Torrefaction of biomass, e.g., wood or grain, is a mild form of pyrolysis at temperatures typically between 200 and 320 °C. Torrefaction changes biomass properties to provide a much better fuel quality for combustion and gasification applications. Torrefaction leads to a dry product with no biological activity like rotting. Torrefaction combined with densification leads to a very energy-dense fuel carrier of 20 to 21 GJ/ton lower heating value (LHV). Torrefaction makes the material undergo Maillard reactions.
Biomass can be an important energy source. However, nature provides a large diversity of biomass with varying characteristics. To create highly efficient biomass-to-energy chains, torrefaction of biomass in combination with densification (pelletisation or briquetting) is a promising step to overcome logistic economics in large-scale sustainable energy solutions, i.e. make it easier to transport and store it. Pellets or briquets are lighter, drier and stable in storage as opposed to the biomass they are made of.
Bioenergy is renewable energy made available from materials derived from biological sources. Biomass is any organic material which has stored sunlight in the form of chemical energy. As a fuel it may include wood, wood waste, straw, manure, sugarcane, and many other byproducts from a variety of agricultural processes. By 2010, there was 35 GW (47,000,000 hp) of globally installed bioenergy capacity for electricity generation, of which 7 GW (9,400,000 hp) was in the United States.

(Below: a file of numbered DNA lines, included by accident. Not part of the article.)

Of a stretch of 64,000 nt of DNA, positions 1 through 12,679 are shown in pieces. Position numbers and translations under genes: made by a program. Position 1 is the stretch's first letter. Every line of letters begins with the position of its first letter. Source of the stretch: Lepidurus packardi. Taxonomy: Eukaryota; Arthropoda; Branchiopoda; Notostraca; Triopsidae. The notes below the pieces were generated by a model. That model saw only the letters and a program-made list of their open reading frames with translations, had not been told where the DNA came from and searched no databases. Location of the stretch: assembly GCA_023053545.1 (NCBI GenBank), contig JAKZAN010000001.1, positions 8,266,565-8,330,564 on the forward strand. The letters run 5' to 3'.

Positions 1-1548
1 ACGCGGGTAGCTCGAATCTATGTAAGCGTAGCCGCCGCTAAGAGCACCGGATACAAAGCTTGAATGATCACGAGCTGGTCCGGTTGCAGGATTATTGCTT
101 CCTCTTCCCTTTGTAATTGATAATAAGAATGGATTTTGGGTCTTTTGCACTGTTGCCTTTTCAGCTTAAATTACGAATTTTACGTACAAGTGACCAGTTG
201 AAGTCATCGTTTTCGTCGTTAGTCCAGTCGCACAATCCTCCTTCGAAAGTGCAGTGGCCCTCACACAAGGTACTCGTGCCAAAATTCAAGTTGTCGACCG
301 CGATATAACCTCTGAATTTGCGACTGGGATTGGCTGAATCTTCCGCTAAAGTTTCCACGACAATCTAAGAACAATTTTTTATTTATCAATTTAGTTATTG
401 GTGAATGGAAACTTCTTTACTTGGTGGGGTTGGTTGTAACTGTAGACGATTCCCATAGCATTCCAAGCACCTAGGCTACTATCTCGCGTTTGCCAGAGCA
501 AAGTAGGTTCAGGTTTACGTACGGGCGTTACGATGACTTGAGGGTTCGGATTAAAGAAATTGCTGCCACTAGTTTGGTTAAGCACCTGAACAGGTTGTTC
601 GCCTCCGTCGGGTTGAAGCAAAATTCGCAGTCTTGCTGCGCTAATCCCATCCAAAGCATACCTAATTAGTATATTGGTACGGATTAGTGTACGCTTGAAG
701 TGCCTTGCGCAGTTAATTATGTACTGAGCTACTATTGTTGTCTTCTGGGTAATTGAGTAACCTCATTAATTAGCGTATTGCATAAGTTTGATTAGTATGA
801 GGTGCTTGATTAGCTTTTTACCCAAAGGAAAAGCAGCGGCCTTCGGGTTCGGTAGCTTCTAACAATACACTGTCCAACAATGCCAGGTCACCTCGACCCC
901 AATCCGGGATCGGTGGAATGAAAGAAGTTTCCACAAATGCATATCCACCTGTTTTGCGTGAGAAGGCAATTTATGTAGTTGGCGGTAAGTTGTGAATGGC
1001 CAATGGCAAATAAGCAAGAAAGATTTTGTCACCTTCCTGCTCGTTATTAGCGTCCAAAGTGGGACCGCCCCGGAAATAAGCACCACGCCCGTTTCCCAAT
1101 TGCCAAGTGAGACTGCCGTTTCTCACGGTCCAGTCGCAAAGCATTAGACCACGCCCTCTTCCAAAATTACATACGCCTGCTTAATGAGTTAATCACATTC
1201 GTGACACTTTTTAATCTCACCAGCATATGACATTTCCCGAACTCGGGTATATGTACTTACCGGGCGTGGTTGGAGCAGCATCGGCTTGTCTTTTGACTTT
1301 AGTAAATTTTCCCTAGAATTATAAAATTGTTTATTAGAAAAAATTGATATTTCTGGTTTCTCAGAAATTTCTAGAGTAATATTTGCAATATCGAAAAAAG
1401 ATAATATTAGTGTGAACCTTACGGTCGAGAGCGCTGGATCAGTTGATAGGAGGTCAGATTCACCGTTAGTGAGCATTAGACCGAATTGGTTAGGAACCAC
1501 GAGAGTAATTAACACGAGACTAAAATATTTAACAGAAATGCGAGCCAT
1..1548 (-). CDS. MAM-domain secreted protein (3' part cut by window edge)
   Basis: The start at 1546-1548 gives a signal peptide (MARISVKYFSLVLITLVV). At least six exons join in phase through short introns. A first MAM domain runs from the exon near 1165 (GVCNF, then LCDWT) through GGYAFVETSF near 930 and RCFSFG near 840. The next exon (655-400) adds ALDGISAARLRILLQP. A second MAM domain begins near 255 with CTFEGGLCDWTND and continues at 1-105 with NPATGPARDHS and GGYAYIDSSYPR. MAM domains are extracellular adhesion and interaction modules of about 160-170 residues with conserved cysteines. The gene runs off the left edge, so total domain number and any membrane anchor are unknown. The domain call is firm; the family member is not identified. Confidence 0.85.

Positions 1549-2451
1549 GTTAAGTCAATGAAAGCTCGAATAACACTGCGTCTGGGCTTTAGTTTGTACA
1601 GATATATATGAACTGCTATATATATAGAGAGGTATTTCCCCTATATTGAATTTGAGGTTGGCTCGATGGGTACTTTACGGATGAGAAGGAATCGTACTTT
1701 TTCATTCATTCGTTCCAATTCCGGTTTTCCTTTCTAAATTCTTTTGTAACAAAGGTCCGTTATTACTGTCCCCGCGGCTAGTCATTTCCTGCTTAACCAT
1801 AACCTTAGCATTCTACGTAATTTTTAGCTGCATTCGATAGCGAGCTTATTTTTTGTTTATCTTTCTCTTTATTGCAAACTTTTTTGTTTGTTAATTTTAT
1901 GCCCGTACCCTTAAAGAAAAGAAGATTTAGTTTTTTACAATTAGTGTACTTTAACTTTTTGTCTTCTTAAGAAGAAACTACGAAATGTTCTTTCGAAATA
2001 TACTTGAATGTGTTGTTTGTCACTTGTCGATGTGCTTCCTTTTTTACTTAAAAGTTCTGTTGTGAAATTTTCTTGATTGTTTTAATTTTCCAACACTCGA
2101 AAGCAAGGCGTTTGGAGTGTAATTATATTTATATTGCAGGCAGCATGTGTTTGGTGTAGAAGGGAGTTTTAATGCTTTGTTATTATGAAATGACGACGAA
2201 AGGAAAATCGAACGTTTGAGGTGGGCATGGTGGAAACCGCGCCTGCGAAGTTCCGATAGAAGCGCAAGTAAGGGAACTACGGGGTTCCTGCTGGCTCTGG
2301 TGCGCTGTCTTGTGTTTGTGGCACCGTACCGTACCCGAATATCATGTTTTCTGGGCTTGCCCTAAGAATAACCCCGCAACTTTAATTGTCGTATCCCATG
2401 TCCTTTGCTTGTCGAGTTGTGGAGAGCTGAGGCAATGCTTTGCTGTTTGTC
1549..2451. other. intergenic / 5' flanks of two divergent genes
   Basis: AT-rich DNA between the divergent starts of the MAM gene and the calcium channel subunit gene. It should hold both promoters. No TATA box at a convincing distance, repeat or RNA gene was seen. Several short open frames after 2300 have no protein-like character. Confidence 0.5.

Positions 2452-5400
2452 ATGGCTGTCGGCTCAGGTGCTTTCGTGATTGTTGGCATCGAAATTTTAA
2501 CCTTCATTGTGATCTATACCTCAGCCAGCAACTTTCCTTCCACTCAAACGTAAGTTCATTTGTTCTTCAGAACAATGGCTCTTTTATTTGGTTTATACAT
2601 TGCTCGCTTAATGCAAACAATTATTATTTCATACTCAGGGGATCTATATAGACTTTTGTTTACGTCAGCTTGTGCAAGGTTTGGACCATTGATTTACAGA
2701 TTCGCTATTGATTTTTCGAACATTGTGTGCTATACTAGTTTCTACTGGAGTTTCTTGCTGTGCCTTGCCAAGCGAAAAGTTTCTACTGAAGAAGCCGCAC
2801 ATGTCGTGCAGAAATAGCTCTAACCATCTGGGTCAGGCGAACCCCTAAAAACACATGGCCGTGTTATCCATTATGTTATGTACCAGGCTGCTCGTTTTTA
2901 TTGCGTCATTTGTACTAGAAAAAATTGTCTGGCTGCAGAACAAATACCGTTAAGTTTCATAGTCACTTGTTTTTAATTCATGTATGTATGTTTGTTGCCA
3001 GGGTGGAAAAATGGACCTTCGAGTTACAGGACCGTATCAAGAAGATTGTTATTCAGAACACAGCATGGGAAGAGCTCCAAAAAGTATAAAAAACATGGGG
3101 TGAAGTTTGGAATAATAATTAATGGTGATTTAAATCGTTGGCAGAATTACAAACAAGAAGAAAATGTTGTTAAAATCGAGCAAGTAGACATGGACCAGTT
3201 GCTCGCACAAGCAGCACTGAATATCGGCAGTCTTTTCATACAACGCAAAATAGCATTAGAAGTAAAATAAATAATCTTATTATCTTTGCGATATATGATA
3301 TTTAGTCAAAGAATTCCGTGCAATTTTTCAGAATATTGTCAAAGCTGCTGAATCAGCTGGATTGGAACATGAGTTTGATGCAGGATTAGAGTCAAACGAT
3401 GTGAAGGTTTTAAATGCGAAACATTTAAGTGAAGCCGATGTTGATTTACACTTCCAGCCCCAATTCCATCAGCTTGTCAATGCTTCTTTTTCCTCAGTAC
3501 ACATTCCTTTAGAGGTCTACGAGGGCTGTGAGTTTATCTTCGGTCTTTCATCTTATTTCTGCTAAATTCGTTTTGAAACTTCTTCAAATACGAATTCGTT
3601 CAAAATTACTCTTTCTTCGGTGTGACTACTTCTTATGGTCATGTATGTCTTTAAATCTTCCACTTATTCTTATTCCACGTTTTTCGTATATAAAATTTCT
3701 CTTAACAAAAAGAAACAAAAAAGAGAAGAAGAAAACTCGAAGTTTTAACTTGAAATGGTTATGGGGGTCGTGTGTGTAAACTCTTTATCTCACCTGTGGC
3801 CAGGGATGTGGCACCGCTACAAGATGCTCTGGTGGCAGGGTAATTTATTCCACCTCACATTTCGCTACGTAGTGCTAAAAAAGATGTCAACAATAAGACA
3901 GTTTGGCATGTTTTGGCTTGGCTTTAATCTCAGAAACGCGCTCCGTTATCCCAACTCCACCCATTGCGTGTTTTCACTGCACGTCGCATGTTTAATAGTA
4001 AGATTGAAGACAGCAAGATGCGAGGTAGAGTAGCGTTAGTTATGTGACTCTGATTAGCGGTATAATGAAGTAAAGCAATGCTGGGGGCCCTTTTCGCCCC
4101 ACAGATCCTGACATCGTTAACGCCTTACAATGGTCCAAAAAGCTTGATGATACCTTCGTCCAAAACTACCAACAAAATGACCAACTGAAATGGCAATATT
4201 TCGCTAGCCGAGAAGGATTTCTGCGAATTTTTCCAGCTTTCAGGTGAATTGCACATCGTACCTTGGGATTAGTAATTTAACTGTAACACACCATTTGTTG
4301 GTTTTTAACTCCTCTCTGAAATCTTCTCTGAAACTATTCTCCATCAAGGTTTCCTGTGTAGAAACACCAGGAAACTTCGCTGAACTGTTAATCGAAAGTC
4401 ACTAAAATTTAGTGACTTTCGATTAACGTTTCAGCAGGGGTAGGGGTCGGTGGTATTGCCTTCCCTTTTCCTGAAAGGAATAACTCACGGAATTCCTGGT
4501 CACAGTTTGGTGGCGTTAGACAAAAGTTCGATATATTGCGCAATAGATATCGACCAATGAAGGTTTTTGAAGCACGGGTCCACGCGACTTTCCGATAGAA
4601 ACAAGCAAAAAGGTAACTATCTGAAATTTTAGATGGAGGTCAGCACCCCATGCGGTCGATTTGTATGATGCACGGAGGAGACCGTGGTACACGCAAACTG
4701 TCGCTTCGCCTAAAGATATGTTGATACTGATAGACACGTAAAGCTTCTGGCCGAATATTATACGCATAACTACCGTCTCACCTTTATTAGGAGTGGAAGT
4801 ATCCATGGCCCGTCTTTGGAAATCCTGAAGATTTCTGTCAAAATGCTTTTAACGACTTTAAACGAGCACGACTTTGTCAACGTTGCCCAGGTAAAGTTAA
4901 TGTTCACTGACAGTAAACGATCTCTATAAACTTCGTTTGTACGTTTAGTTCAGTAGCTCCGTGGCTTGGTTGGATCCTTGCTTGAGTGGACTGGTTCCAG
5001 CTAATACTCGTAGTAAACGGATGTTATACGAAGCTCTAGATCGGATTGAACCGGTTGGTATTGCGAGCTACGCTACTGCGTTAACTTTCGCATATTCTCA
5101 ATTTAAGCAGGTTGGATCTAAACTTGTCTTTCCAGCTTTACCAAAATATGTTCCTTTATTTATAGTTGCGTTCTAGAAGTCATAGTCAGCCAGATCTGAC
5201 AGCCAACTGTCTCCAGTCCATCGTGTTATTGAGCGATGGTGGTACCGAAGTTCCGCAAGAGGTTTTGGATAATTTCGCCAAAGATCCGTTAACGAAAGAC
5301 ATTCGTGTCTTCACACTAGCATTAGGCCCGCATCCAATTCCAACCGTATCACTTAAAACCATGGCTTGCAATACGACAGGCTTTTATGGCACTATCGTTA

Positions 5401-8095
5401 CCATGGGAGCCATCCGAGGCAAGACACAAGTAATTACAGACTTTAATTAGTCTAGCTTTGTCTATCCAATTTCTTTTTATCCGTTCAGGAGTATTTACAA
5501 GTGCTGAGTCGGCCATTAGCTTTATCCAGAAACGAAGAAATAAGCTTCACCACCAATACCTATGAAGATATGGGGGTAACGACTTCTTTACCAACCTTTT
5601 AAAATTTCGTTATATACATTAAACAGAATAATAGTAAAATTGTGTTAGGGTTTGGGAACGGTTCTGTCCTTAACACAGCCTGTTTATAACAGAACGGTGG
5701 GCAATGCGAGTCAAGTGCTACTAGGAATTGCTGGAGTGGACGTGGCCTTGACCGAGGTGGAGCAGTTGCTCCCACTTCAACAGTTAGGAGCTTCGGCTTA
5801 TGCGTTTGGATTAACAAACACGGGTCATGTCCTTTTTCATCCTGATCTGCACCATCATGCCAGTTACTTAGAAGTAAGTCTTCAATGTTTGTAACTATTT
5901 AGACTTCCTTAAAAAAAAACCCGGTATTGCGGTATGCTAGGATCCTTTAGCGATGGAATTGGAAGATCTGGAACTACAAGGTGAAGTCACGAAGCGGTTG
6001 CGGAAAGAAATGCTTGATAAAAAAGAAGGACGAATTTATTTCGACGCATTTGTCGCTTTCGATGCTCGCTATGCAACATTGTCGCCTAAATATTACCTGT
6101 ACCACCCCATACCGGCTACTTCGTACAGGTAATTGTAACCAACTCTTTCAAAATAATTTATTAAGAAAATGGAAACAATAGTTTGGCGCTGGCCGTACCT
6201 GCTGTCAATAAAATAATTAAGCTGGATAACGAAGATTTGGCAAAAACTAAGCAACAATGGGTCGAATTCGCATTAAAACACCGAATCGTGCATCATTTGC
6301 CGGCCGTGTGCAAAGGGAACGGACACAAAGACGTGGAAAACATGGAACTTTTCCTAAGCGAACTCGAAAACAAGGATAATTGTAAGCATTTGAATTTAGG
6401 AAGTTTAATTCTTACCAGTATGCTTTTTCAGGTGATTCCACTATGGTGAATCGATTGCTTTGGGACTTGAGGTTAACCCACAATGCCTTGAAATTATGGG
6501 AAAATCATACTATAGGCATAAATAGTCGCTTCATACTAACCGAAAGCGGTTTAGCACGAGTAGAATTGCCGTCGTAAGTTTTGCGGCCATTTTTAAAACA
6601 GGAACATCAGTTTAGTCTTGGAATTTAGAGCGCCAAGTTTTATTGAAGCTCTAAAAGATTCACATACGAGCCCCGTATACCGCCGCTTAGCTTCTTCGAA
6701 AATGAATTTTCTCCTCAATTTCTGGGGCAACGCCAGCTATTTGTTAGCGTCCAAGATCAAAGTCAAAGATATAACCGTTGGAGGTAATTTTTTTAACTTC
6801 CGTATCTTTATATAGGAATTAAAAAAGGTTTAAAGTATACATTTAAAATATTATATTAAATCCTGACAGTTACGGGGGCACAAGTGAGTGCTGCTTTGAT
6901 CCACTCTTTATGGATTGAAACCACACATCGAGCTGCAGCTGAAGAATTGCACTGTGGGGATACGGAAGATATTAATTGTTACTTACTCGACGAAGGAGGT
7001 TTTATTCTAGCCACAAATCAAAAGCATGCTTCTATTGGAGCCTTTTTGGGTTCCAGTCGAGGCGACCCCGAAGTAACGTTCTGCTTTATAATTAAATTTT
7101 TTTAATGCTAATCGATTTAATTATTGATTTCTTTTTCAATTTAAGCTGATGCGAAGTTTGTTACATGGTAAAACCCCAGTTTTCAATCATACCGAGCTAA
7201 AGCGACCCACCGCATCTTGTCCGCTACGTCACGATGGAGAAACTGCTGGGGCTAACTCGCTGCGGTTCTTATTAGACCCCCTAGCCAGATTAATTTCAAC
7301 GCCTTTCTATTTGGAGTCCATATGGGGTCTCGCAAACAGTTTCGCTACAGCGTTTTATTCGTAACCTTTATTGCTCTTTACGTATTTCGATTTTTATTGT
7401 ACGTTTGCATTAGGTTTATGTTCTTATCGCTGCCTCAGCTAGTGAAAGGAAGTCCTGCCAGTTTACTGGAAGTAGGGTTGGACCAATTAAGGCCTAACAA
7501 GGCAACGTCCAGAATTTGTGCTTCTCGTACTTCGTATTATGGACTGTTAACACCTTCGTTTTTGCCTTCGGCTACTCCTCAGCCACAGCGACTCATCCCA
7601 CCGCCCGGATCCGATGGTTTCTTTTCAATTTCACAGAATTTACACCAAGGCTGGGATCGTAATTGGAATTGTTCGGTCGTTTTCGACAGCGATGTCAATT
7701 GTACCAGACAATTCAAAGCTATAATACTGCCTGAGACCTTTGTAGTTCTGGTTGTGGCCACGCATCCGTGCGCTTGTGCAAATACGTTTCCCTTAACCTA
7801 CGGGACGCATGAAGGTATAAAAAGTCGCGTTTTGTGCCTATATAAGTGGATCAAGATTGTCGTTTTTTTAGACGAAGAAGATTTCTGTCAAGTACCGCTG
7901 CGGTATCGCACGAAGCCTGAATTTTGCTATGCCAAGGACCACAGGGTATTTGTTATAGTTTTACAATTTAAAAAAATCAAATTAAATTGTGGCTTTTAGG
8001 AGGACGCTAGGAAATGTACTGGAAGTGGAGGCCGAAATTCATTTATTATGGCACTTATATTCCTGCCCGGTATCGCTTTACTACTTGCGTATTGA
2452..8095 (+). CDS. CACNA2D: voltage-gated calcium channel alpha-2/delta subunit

In its most narrow sense it is a synonym to biofuel, which is fuel derived from biological sources. In its broader sense it includes biomass, the biological material used as a biofuel, as well as the social, economic, scientific and technical fields associated with using biological sources for energy. This is a common misconception, as bioenergy is the energy extracted from the biomass, as the biomass is the fuel and the bioenergy is the energy contained in the fuel
There is a slight tendency for the word bioenergy to be favoured in Europe compared with biofuel in America.